When you click the arrow to the right of the font name, the drop-down menu lists all the fonts that InDesign is able to access. InDesign has a WYSIWYG (what you see is what you get) font menu, which shows the word SAMPLE displayed in the different fonts. Pick any font you’d like, just to see the font change.
The WYSIWYG font menu.
2 In the Font drop-down menu in the Control panel, click and drag to select (highlight) the font name and type Garam. The options available in the font menu are filtered to display only fonts that contain garam in the font name. Use the up and down arrow keys on your keyboard to navigate to the font Adobe Garamond Pro Regular, press Enter (Windows) or Return (Mac OS) to select this font and the text is formatted appropriately.
You will now change the type style to bold.
To see how text in your document will appear when using a certain font, first select the text to be changed, then click to place the cursor in the Font drop-down menu in the Control panel. With the text in the document still selected, use the up- and down-arrows on your keyboard to apply different fonts to the text.
3 With the text still selected, locate the Font Style drop-down menu, under the menu where you changed the font in the previous step. Choose Bold from the Font Style drop-down menu. Your type now appears as bold Adobe Garamond Pro. Keep the text selected.
Use this drop-down menu to set the style of the font, such as bold, italic, or black. InDesign only makes available font styles that are installed on your computer. For example, if you have Arial, but you don’t have Arial Bold, you can choose Arial, but the Bold option will not be available. This avoids possible problems when printing, but is different from many other software programs which allow you to apply styles such as italic or bold to any font.
Changing the type style to bold.
InDesign CC utilizes a new way of searching for fonts in the font menu by typing its name. By default when you begin typing in the font menu, InDesign will display any font that contains that string of characters regardless of where that string appears in the name of the font. To change this behavior to the traditional method that InDesign used (which would only display fonts that begin with the string of characters), click the icon at the left of the font menu, and choose Search First Word Only.
Setting a font favorite
InDesign CC introduces a new feature, which is the ability to define a font as a favorite, which makes it easy to access a certain font quickly from the font menu.
1 With the Inside This Issue text still selected, click the font menu to display the list of available fonts on your system.
2 Adobe Garamond Pro should be listed at the top of the menu because it was a recently used font. Click the icon to the left of the font name to change the icon to . This defines the font as a favorite and will always appear at the top of the font list.
Once you define a font as a favorite, you can quickly see a list of those favorite fonts by clicking the Show Favorite Fonts Only check box in the font menu.
Defining a font as a favorite, and filtering the font list to show only favorites.
You can increase or decrease text size from the Control panel. Here you will increase the size of the selected text.
1 In the Control panel, use the mouse to click and select the font size () and replace it by typing 20 and then pressing Enter (Windows) or Return (Mac OS). The font size increases to 20 points. You can also choose from pre-defined sizes in the drop-down menu, but entering a specific value can be faster if you know the exact size you want. Similarly, if the size you want to use isn’t part of the predefined sizes, you’ll need to enter the value by typing it into the Control panel.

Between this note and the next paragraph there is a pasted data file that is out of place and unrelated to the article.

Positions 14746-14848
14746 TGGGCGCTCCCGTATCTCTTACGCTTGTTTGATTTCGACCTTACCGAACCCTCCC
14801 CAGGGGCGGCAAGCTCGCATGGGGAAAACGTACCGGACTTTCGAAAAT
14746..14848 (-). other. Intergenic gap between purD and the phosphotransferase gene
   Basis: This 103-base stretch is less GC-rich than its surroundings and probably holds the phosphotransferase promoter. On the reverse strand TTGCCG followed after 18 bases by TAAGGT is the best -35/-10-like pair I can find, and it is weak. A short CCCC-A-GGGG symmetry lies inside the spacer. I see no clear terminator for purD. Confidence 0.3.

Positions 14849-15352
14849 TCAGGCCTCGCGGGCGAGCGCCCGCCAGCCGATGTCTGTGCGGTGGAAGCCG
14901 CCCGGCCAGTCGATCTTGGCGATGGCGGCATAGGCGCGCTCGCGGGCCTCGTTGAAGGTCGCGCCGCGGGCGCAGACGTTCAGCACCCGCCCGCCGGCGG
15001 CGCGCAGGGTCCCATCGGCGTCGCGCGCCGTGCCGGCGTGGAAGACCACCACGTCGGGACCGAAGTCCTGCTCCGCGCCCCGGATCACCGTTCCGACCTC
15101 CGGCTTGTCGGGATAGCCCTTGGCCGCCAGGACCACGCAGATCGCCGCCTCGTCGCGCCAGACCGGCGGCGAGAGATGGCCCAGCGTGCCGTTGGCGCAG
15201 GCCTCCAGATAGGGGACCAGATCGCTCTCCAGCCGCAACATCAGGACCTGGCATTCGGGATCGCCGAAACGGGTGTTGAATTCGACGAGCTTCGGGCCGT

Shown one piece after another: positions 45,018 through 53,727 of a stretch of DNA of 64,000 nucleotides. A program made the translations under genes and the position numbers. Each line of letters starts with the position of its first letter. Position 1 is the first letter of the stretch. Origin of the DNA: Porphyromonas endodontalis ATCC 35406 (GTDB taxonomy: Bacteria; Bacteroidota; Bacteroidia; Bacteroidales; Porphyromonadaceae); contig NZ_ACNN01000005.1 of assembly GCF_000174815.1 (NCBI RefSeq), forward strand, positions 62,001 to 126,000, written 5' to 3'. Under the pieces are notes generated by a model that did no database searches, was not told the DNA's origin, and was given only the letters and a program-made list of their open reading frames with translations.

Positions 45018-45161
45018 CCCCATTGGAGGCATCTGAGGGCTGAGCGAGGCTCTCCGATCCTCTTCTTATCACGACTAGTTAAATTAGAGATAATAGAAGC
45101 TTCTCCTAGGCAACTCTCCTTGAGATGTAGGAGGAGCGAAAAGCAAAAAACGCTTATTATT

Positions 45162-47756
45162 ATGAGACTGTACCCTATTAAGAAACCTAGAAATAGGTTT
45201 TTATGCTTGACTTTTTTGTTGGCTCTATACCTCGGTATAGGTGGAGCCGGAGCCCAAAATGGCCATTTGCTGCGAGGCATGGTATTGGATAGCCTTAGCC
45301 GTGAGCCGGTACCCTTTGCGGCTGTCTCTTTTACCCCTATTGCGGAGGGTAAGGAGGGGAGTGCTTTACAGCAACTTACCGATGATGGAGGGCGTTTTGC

2 Choose File > Save to save your work.
The space between lines of text is known as leading. Before computers were used to set type, original letter presses used bars of lead to separate the lines of type, and so the term leading remains, even though it now only requires the click of the mouse instead of inserting a piece of metal between the lines of type. Leading is measured from the bottom of one line (the “baseline”) to the bottom of the line above it.
Here you will continue to work on the cover, adjusting the leading for the list of stories located below the text you formatted in the previous exercise.
1 Using the Type tool (), click to insert the cursor in the text frame containing the list of stories in this issue. Select all the text in the frame by clicking five times, or choose Edit > Select All.
2 In the Control panel, set the Leading () to 16 by selecting the existing value and typing 16. Press Enter (Windows) or Return (Mac OS) to set the leading. This sets the space from the bottom of one line to the bottom of the next at 16 points. Keep the text selected as you will continue formatting it in the next part of this exercise.
As with the text size, if you want to use one of the pre-set choices, you can select them from the drop-down menu.
Changing the leading.
Leading controls in InDesign are applied to individual lines of text. To apply leading to an entire paragraph, select all the text in the paragraph before adjusting the leading, or incorporate the leading value in a paragraph style, which you will learn about in the next lesson, “Using Styles to Save Time.”
Although leading is applied to individual lines of text by default, you can change this behavior in the InDesign preferences so that leading applies to an entire paragraph of text. To do this, go to the Edit menu (Windows) or the InDesign menu (Mac OS) and choose Preferences > Type. In the resulting dialog box, check the option to Apply Leading to Entire Paragraphs.
Continue to the next InDesign Tutorial: Adjusting character spacing: kerning and tracking in InDesign >